Sunday, August 14, 2005
The oil bubble will burst and interest rates fall
Posted by David Smith at 11:00 AM
Category: David Smith's other articles

The August sun has been beating down and the driving season is in full swing. And, oh yes, oil prices have been hitting record highs again, topping $65 a barrel.

The driving season, usually thought of as an American phenomenon, kicks off on the Memorial Day holiday weekend in late May and lasts until Labor Day in early September, when American motorists take to the highways in large numbers in search of rest and recreation. But it is also a European thing and, judging from my recent experiences on our crowded motorways, one we embrace enthusiastically here, even with petrol at 90p a litre.

Its significance is that it is associated with strong demand for oil, putting pressure on limited refining capacity. Everything, in fact, seems at present to be conspiring to push up oil prices. The driving season gives way to autumn and winter heating demand. If the weather is cold, oil demand increases; if global warming makes it hot, turn up the air conditioning.

Our appetite for oil continues unabated in spite of record prices. The eastward shift of the global economy and rising demand from China, with its 9.5% growth rate, is another seemingly permanent oil-price booster.

I will return to that in a moment. The big domestic economic news this month, however, has been generated by the Bank of England, first by cutting base rate from 4.75% to 4.5% on August 4.

Then last week, Mervyn King, the Bank’s governor, presented a new inflation forecast that offered little encouragement to the interest-rate doves. If the Bank’s forecast turns out to be correct, the monetary policy committee (MPC) will see little need to cut rates further.

There are some serious questions about that forecast. Growth over the past 12 months has been roughly half what the Bank expected last summer, yet it persists in predicting an early bounce-back in activity — from where is not entirely clear.

That was not the only curiosity. King has stressed that the Bank can achieve as much when not cutting rates as when it does, as long as people expect it to do so. The prospect of a succession of cuts could have cheered up households, encouraging more spending, so minimising the need for the MPC actually to make those cuts. Last week’s signals went against that spirit.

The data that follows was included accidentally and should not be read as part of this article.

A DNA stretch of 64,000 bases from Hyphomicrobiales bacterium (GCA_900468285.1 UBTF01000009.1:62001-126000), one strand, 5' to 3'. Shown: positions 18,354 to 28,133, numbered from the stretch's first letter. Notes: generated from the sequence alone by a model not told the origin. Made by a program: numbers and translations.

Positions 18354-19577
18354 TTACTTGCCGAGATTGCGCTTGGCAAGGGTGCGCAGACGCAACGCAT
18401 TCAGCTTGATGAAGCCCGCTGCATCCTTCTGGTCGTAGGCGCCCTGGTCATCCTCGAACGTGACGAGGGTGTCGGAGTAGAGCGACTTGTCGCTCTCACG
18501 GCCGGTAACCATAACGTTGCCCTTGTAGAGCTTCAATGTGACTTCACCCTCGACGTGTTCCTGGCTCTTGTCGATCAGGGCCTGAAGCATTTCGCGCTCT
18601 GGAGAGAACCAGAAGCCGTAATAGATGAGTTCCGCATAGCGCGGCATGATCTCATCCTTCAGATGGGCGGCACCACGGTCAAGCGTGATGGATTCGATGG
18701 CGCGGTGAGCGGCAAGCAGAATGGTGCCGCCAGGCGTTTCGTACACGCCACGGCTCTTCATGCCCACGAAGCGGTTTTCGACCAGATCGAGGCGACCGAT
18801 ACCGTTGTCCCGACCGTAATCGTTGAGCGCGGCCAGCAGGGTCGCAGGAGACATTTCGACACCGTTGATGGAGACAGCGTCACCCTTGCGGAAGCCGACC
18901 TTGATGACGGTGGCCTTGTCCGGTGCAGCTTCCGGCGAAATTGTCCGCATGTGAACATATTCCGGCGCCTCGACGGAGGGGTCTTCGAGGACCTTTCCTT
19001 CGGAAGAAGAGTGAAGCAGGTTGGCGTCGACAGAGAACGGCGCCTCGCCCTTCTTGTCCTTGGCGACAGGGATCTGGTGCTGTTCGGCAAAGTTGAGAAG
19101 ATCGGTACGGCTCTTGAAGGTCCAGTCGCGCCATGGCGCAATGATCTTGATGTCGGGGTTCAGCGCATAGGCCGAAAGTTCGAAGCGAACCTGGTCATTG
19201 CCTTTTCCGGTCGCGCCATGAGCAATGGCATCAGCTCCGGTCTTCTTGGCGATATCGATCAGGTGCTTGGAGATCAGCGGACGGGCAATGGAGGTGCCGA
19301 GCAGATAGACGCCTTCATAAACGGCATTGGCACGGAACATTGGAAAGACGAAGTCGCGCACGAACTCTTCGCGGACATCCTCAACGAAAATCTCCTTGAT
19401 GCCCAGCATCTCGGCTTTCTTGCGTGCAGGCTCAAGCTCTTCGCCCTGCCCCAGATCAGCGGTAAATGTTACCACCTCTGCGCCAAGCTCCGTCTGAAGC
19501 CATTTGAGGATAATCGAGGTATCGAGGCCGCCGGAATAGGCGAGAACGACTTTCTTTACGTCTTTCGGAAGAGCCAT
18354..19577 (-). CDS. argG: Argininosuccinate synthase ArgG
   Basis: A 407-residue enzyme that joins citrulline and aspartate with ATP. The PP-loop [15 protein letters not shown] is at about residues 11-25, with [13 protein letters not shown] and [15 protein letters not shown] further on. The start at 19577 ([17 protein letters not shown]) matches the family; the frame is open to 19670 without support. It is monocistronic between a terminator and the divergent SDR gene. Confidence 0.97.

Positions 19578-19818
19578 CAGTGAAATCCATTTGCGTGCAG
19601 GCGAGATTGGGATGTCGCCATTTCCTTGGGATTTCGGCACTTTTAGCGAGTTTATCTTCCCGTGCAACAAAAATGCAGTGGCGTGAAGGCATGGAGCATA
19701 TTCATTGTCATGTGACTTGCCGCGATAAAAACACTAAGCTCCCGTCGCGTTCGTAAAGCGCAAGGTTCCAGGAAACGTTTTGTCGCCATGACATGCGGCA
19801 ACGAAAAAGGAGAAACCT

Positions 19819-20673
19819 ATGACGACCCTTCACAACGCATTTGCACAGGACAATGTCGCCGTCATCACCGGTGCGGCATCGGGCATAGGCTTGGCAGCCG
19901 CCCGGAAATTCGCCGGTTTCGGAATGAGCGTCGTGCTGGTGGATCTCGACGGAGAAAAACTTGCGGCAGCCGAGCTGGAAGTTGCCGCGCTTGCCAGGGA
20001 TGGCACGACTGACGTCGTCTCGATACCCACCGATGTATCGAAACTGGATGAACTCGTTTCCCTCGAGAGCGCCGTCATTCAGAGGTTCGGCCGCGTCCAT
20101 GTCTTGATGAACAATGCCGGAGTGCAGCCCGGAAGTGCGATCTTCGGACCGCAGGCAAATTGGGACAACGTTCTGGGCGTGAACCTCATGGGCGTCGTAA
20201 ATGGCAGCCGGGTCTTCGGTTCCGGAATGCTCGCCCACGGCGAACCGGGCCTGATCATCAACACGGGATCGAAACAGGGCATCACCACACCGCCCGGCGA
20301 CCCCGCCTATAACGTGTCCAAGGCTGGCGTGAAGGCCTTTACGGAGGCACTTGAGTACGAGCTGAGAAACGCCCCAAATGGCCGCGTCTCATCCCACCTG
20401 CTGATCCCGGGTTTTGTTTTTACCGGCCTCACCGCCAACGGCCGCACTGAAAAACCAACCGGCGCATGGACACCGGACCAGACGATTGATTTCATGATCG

The Bank, it should be said, will always have a built-in bias towards saying that the present level of interest rates is right. Otherwise, why not change it immediately? To me, however, the big issue has been oil. Inflation, on the consumer-prices-index measure targeted by the Bank, stood at 2% in June, exactly in line with the target. A year earlier it was 1.6%, three months before that just 1.1%.

What has caused this rise? The Bank offers two competing views. One is that inflation has moved up because of pressure of demand. Firms, in other words, have got back some of their pricing power because of the strength of the economy. The other explanation is oil. In just over two years, oil prices have gone up from the mid-$20s to more than $60 a barrel. Petrol has risen from under 70p a litre to more than 90p. In this context, the surprise is not that inflation has risen but that it has risen so little. At a time when world oil prices have more than doubled, 2% inflation is a minor miracle.

And last week’s inflation report offered no definitive answer on this, something I would want as a priority if sitting on the MPC. Is it really plausible that the strength of demand has pushed up inflation? Not according to retailers, who say consumer demand has been weak.

So we should look to oil, both for its effect on inflation — “core” inflation, excluding energy and seasonal food, is running at only 1.5% — and its impact on growth. Part of the slowdown we have seen in Britain is due to the fact that high oil prices act as a tax on growth. The more people and businesses spend on energy, the less they have for other things.

Petrol prices have yet to reflect the impact of the latest rise in crude oil. Gas and electricity bills will rise further over the winter. As the Bank said, the current inflation rate of 2% is unlikely to represent the peak.

What happens then? While the futures market suggests that oil prices will head gently lower, many market participants are not so sure. Options markets suggest that the chances of a big rise in prices are greater than those of a big fall, with a 1-in-20 chance of prices being $100 a barrel or more in a year.

I’m not so sure. This is a nervy time for the global oil market, but the surge in prices has all the characteristics of a classic bubble. The International Energy Agency, in its latest oil-market report last week, said: “The unfolding statistical picture increasingly reveals that fear of the unknown and the consequent desire to make forward oil purchases is behind oil’s higher price path.”

It also warned that while the emphasis now was on the risks of higher prices, “as stocks and spare capacity increase, it must not be forgotten that the downside price risks will eventually emerge as well”. It predicts a rise in oil demand of 1.75m barrels a day in 2006, but a bigger increase in supply, split between Opec and non-Opec countries. Opec’s margin of spare capacity, currently a wafer-thin 1m barrels a day, will rise to 3m.

That does not mean oil prices are going to collapse. It does mean they are likely to return gradually to earth — which probably means a sustainable $40 a barrel — when geopolitical worries subside. That, in turn, will expose the fact that Britain’s higher inflation is largely an oil phenomenon, enabling the MPC to reduce rates further.

And what if oil prices were to hit $100 a barrel? The Bank would need to cut in those circumstances, too, to prevent an already slow-growing economy sliding into recession. Either way, despite the Bank’s cautious message last week, this month’s rate cut will not be the last.